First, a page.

by Peter N. Steinmetz
I have always loved maps. In 5th grade, my brother and I would save up our allowance to purchase topographic maps of the local area. So when I began flight lessons at Chandler Municipal (CHD) in 2015, I immediately took to pilotage and perusal of sectional charts.
My private checkride ended up being substantially delayed due to runway closures and weather. Since I couldn't land many places, I had lots of time to fly around the area finding landmarks and airports from the air using the charts. My 1969 Cardinal has dual radios and an ADF for navigation -- no GPS -- so charts were definitely required. I found I really enjoyed the process of finding the various airfields from a few thousand feet AGL. After obtaining my private certificate, this enjoyment extended to finding a new airport, determining how to properly approach it, and landing on it.
So in May 2016 I decided I would like to find and land on all 72 public use airports in Arizona with paved runways. I don't much like landing my Cardinal on unpaved runways as the gravel tends to fly up and ding the stabilator. Thus began a series of delightful cross-country flights to all corners of our state. Here are my observations on several unusual airports:
The Grand Canyon Bar Ten (1Z1) is a 4600' paved runway serving the Bar Ten Ranch down in a side canyon on the north side of the Grand Canyon. It is normally used as one-way-in / one-way-out. Approaching from the south the go-around is not promising with rising terrain to the north. This combined with an altitude of 4100' and the slight bend in the middle of the runway makes for a challenging approach and landing. I found it the most difficult landing of all the paved runways in Arizona.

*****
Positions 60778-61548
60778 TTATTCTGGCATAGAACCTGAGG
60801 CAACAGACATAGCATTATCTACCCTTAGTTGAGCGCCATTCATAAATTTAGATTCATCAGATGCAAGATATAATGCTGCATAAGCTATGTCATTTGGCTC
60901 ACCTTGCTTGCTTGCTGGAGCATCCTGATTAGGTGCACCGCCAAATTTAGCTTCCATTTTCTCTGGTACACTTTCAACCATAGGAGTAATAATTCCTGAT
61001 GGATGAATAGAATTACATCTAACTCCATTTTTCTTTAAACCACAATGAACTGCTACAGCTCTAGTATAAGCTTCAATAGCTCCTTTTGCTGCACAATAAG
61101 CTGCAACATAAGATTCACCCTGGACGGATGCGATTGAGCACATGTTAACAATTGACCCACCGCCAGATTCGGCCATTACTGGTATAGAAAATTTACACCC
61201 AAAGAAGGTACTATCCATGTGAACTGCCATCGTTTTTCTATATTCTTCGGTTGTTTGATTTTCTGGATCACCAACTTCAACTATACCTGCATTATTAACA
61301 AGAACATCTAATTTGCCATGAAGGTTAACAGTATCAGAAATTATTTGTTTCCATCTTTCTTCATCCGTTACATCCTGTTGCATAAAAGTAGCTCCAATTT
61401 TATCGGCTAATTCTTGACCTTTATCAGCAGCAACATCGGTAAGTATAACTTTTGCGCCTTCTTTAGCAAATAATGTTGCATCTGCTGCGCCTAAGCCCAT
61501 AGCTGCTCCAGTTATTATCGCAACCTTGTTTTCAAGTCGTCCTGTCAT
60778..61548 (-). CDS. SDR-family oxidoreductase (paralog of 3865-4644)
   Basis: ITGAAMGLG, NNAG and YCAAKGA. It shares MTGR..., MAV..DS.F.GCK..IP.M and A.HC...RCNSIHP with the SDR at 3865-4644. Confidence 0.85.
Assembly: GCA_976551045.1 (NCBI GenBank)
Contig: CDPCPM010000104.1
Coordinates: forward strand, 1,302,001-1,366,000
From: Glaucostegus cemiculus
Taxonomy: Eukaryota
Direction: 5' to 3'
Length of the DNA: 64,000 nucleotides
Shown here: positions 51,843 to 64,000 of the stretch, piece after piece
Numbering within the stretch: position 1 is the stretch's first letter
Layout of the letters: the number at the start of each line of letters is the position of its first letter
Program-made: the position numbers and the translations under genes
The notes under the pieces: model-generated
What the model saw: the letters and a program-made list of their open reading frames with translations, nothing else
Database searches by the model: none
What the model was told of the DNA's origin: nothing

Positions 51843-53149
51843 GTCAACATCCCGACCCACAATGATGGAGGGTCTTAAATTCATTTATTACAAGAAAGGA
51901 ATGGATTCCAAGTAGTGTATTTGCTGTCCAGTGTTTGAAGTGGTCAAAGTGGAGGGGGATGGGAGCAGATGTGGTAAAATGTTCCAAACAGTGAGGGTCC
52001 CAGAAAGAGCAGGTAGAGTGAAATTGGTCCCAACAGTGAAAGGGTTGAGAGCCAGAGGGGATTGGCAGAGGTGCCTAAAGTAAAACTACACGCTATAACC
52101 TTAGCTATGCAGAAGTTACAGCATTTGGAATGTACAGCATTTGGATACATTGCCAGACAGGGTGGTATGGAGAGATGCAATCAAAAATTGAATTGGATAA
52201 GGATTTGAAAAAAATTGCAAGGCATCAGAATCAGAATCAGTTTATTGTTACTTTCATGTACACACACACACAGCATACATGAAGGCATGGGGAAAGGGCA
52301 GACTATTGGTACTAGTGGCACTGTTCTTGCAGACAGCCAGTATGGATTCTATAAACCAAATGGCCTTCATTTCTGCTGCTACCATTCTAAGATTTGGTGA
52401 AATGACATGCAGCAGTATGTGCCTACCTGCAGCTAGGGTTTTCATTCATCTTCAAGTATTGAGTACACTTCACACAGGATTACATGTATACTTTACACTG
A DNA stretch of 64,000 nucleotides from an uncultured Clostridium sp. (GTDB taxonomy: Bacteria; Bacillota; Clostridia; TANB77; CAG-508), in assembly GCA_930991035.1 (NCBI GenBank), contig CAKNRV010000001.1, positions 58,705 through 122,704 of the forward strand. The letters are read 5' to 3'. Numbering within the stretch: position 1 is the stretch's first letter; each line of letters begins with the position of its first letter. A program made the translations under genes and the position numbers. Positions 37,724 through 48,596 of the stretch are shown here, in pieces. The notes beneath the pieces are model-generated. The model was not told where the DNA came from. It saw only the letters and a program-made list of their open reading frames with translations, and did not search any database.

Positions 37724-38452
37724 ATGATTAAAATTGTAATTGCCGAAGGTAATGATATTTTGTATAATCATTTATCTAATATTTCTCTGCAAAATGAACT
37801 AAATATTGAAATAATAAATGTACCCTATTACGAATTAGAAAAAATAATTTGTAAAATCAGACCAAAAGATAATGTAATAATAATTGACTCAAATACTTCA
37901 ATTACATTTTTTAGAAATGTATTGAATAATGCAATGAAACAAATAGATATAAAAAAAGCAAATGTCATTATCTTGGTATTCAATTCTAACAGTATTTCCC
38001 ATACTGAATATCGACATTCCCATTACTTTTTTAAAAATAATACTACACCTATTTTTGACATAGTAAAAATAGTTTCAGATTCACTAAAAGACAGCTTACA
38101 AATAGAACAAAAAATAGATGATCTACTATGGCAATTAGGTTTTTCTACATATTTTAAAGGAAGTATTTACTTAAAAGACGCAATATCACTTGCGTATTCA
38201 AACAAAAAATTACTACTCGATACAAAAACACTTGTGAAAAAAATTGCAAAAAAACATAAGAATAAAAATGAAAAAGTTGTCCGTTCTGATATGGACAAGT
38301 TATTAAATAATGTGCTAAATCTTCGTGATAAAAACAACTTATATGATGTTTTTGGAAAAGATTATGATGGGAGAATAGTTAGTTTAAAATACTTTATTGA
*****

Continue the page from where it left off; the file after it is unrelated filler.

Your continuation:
Highest Above Sea Level
This distinction belongs to Springerville (JTC) at 7055'. It is northeast of Baldy Peak and 40' higher than Flagstaff. The runway is thankfully 8400' long which is often needed in the summer when density altitudes can exceed 10,000'. This airport was the site of an unfortunate accident in 2011 when the pilot did not compute takeoff performance carefully enough.
The remarks in the chart supplement regarding Polacca (P10) are not kidding when they say there is loose rock on the runway surface. Seriously, there are 6" or larger rocks on the runway. This runway is also notable for the uncontrolled road crossing the middle. My landing there was just a touch and go as I wanted to minimize the stabilator dings (or worse). This is one of the several airports maintained on the Native American reservations primarily for air medical evacuations. Located just south of the first mesa on the Hopi reservation, it is a very interesting area to fly over.
Closest To An International Border
Douglas Municipal (DGL) has a mostly north south 5760' long runway. The southern departure end of 21 is literally 300' from the Mexican border. This airport was established in 1929 and was the first international airport in the United States. My understanding is that the authorities do not become too upset by brief excursions into Mexican airspace during airport operations.
My quest to land on all the paved public use runways in Arizona finally ended July 22, 2018. In my travels around the state I had overlooked one airport, Rolle (44A), in the far southwestern part of the state. This airport is 8 miles south of Yuma Marine Corps Air Station (YNL) and consists of basically just a runway. No hangars, planes on the ramp, or obvious signs of use. It is evidently used primarily for night vision rotorcraft training.
These cross country flights around Arizona were very beautiful, and in that sense, their own reward. However, another reward awaits those who choose to pursue this quest, particularly if using sectional charts for navigation. As noted by my flight instructor, after visiting all parts of the state at 3000 - 4000' AGL, one is able to figure out location nearly anywhere in Arizona in a small plane just by looking around at the landmarks. The whole state becomes ones’ playground!